Yesterday Mark and I took the train to visit the Swiss capital, Bern. Across the street from the train station was the post office plus the special postal shop, where we stepped in to get some older editions of Swiss stamps. It costs 1.80 ChF to mail a letter or postcard and I bought stamps in small denominations so that the recipients can see as many examples of Swiss philately as possible (of course that only gives me less room to write on–I must write even smaller then).
Old Bern is built on a tongue of land wrapped by the Aare River, and the streets are very narrow and cobblestoned. No cars are permitted so we could walk up and down the middle of the streets. Old Bern is arcaded yet we saw more of the city by walking down the middle of the road (otherwise we would have been sheltered by low arcades the whole time). No rain in Bern so we spent the whole time outside. We walked to the rose garden and saw beautiful flowerbeds as well as some fiendishly palatial residences. The walk to the rose garden took us up a very steep hill and then we passed the headquarters of the Swiss postal system. Of course I had to go in and I spoke to a clerk who gave Mark and me Swiss postal pens. (I am using my Postverk Føroya pen from the Faroe Island post office to write my postcards.)
I was hoping to see some embassies yet they were in a different part of town. Although small, old Bern is big enough to see all of it in a day and Mark and I ventured outside to the rose garden and to see some nice houses, yet the embassies were in another part of the city.
Only once on the train, bus or trams has anyone asked to see our tickets. It cost 90 ChF to travel from Zürich to Bern and we could have taken the trip for free on our return. A ticket taker did go through as we departed the station in Zürich, yet no one cam by as we left Bern.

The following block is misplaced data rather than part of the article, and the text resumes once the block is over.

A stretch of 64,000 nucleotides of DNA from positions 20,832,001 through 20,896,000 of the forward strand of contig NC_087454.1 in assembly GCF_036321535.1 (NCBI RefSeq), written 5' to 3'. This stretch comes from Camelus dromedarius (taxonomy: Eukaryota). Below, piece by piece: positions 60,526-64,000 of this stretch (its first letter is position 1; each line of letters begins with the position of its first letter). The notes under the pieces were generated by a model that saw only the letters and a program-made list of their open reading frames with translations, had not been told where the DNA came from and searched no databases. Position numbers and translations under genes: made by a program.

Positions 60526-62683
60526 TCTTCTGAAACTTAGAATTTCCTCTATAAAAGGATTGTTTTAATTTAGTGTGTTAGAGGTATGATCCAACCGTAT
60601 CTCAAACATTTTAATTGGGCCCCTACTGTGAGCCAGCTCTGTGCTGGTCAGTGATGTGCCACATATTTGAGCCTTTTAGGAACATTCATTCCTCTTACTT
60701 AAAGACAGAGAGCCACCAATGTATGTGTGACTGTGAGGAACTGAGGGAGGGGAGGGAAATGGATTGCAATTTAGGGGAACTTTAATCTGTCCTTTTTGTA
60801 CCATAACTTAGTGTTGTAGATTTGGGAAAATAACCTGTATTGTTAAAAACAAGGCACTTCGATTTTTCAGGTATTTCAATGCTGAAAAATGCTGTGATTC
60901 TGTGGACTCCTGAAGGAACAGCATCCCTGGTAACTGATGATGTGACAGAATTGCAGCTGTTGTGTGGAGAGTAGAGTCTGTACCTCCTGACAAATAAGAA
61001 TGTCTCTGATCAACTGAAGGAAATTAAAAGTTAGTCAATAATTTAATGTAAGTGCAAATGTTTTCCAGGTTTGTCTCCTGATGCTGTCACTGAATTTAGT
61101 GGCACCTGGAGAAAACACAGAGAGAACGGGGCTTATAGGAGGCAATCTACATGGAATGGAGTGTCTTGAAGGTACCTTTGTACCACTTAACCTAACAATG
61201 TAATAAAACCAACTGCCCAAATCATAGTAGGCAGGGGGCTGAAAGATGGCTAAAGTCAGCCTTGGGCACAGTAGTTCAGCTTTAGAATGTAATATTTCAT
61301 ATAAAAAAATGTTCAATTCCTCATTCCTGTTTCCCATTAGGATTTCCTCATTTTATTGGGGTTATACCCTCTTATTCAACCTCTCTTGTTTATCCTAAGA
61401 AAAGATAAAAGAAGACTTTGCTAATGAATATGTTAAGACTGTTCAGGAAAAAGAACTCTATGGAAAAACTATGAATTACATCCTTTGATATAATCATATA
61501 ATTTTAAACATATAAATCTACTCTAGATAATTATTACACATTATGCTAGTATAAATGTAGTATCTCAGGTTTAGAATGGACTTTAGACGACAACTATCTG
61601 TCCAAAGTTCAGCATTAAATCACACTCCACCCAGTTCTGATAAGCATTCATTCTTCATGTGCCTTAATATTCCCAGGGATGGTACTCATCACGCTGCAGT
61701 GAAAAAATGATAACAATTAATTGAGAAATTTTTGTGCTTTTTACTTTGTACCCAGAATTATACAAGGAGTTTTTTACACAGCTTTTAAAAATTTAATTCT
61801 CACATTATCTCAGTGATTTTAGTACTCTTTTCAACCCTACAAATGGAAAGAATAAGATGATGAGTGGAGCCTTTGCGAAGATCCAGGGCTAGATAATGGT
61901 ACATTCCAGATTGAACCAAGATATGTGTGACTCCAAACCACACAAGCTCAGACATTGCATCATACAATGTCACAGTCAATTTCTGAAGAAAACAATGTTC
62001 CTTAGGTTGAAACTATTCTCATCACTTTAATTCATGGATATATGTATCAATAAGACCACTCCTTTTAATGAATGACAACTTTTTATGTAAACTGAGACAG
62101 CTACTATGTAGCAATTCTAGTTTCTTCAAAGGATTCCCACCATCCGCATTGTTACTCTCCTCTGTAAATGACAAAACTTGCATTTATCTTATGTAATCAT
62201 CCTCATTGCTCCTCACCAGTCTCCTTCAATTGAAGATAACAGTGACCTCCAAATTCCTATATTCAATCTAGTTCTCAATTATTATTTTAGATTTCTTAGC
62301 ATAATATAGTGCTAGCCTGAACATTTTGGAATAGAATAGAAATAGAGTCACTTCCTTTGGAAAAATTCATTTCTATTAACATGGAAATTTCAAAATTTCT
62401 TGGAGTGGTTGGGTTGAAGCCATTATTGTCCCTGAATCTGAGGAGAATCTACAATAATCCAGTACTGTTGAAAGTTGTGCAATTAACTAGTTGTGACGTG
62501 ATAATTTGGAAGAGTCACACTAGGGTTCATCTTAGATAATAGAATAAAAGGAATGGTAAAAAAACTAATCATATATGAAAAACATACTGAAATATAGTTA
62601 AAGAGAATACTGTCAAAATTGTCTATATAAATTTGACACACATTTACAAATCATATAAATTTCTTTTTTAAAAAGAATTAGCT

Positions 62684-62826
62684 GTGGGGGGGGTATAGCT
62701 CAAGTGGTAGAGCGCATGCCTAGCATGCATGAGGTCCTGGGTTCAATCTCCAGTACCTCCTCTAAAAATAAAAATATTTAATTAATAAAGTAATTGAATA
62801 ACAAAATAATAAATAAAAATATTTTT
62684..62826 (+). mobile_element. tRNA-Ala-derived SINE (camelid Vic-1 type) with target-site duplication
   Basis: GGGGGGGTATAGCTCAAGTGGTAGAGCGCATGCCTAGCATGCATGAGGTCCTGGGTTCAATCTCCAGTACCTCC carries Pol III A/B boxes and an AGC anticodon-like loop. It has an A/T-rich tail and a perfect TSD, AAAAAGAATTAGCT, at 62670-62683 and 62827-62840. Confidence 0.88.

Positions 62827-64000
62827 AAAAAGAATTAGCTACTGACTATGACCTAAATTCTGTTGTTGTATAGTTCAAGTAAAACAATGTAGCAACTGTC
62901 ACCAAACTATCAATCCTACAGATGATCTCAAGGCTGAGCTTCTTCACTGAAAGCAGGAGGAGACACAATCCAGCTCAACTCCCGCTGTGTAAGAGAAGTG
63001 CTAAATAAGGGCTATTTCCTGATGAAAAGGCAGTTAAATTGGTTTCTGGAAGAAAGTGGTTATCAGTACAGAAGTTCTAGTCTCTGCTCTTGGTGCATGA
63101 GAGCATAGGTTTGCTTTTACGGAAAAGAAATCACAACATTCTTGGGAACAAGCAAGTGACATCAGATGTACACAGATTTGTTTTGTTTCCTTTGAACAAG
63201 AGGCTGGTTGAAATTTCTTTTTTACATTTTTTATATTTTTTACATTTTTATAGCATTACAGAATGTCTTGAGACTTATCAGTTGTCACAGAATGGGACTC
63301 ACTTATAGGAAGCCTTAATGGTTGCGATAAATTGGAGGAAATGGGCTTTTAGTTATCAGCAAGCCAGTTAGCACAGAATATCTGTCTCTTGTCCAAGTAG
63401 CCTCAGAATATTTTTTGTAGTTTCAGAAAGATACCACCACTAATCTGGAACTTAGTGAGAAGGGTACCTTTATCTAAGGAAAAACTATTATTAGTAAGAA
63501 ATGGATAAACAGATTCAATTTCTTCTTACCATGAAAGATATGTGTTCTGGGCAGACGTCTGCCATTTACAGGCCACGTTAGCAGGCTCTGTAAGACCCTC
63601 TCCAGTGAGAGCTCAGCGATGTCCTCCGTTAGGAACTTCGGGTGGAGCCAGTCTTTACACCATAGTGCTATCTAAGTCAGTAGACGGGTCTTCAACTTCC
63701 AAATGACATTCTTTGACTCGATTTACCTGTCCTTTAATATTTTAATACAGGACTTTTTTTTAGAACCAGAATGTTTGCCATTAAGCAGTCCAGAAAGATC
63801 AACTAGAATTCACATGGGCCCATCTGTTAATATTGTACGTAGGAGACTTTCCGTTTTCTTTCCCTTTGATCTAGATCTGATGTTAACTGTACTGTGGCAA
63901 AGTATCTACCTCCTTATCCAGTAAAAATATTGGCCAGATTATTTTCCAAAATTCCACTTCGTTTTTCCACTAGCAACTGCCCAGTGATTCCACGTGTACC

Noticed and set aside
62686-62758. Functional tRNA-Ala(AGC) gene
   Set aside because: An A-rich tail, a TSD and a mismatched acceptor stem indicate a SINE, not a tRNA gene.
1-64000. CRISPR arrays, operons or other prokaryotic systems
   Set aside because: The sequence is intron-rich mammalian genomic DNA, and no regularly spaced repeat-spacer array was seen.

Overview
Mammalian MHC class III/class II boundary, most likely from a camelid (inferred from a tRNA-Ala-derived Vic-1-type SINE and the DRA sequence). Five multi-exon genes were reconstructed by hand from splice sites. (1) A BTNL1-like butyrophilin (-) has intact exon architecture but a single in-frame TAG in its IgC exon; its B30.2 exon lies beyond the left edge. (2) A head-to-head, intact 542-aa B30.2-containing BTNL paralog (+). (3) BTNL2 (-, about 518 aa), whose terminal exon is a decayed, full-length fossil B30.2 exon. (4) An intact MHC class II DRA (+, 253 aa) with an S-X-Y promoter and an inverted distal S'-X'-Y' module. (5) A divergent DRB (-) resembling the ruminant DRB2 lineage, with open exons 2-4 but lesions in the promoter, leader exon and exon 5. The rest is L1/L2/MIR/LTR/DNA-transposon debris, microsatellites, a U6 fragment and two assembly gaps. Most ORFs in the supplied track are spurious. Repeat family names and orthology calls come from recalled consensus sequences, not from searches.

I have so many books I wonder how I will take everything home. This always happens to me. I did bring an empty suitcase with me (my prize for winning the Peel Literacy Guild Spelling Bee) and when I pack tonight I will try to fit everything in there. Tomorrow morning Mark and I leave for Laax in Graubünden canton.
We ate out in Schlieren, a suburb of Zürich, and had a delicious meal of seafood pizza, salad, spinach tortellini, Swiss beer and Graubünden mineral water for 55 ChF. (No need to mortgage my house then.) There is only one kind of beer brewed here and it is served in enormous bottles; needless to say Mark and I always split one.
Swiss licence plates are six numbers preceded by the two-letter abbreviation for the canton. Thus in Zürich all plates look like ZH 123456. The Swiss crest (white cross in a red crest) flanks the licence plate on the left and the canton crest is on the right. I have seen two cars from Liechtenstein, which have black plates with gold lettering/numbering. The plates here begin with FL (for “Fürstentum Liechtenstein”) plus four or five numbers. I hope to visit Liechtenstein after my Romansch course. My plans for after my course are up in the air: maybe I will go to Austria and Italy as well, albeit for a day each.
I am fascinated with borders and political geographical trivia and I hope to go to Campione d’Italia, an enclave of Italy within Switzerland. It is a full part of Italy yet only accessible to Italians by land by crossing into Swiss territory. If I have one day to go to Italy, however, I would like to see if I can fit in a trip to Udine, the centre of Friuli where they speak another language in the Romansch family, Friulian.
Now I will write a message to my pen-pal from 25 years ago. Her name is Bettina Keutschegger and she lived in Triesenberg, Liechtenstein, and after two decades of being out of touch I found her on the Net. Maybe I will get to meet her for the first time. She now lives in Switzerland just south of Bern.
More to come.